Tanisha Bhana Immaculate Union | Art.co.za | Art in South Africa
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Immaculate Union

Immaculate Union ©

My body
Conduit between steel sheets
I lower my gaze to the immaculate union
The seeds of life
And holder of sustenance,
The weapon of control, the item of possession
The rhythm of life in frozen display.

In the ballet of conception,
Masquerade of sin, in division and unison
Paradise and Hell recite the serene;
Born of woman, blood of man
My sword ascends to a timeless waltz.

Wrapped in gates of crimson hue
Night cascades, and clouds submerge
I lower my eyes,
And pretend the pulse of milk in empty veins
Carry a gentle moment’s embrace.


Though we walk side by side in union and with desire for each other, the seemingly ceaseless violence and inequity between the sexes is a source of pain for many, albeit in a constitutionally protected democracy such as South Africa.

Admired and loathed at the same time, we seem to carry a dichotomous sense of shame and power towards our bodies and often cannot escape the gender specific roles that we are born into.

Evoking an ambiguous passion and fear, love and loathing, to the human form, this series of works contemplates the gender specific roles of the human character and questions the real persona under the subdued skin.

In a country seemingly governed by the rule of law, the prevalence of rape and violent crime appears to indicate an underlying psychological source to be investigated.

This series of works questions the consumable nature of the relationships that we share, reduced to gender specific roles and body parts, similar to mechanical instruments behaving appropriately for particular purposes.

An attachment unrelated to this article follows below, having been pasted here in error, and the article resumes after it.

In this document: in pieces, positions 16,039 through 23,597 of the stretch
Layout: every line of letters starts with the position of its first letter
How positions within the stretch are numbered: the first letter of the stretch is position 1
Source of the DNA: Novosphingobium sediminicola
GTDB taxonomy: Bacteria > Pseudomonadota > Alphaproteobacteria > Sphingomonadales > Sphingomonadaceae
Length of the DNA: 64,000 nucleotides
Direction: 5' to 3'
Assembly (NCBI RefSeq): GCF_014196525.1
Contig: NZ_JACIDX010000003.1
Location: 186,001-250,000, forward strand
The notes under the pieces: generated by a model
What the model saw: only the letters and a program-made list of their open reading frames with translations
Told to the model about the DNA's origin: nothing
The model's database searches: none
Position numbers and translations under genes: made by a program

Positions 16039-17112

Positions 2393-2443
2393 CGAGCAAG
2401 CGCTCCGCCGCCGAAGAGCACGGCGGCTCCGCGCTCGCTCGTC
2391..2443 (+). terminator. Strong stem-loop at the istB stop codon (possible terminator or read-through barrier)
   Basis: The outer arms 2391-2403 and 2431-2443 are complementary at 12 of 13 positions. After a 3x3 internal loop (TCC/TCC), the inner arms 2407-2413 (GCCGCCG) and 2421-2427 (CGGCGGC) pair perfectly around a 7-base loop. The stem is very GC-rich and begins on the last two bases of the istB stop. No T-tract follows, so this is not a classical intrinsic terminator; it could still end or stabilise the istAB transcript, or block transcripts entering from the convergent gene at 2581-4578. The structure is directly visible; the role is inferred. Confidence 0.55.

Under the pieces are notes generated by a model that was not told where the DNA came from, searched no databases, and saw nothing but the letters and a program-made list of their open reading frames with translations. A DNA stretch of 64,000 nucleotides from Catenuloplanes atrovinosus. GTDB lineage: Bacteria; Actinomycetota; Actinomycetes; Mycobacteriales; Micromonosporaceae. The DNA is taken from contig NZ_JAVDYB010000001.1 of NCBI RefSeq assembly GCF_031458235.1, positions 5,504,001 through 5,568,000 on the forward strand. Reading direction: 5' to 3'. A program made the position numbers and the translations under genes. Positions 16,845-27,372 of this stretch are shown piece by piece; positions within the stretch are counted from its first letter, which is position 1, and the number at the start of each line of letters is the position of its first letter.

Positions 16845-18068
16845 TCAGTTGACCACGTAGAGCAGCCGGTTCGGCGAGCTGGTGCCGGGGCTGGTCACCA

From the moment of birth, our relationships to friends, family and the opposite or same sex, and later colleagues and business associates, influences how we define or practice our identity, leaving one vulnerable to the instruments of societal fears and inhibited from natural desires. Further influence from institutions of cultural, religious and marital significance, there to protect and socialise, often battle to balance the needs of the individual with the current requirements of the collective.

Detached from one’s natural instinctive nature, and fearing social judgement, we sometimes learn to act without empathy and understanding for each other, potentially dehumanising our experience of the opposite sex.

Disconnected and detached individuals may be the cause of an inordinate level of cruel and degrading behaviour even within apparently free societies.

Even our choice of clothing sometimes appears impractical irrespective of race, religion or cultural background, often overly exposing the body for marketing purposes or the acceptance and attention of the opposite sex, and equally often covering up for protection and fear of threat of sexual assault by the opposite sex.

From the perspective of a South Africa woman, taking the viewer to the aftermath of consumed and discarded other-worldly places, as a metaphor for the psyche clouded by the daily human mask, I attempt to combine the external and internal environments of the individual.

Based on the premise that respect and dignity stems from the freedom to explore and express an identity without reprisal, ostracism or exclusion from community, family or nation, my work aims to evoke an instinctive response to the female form.


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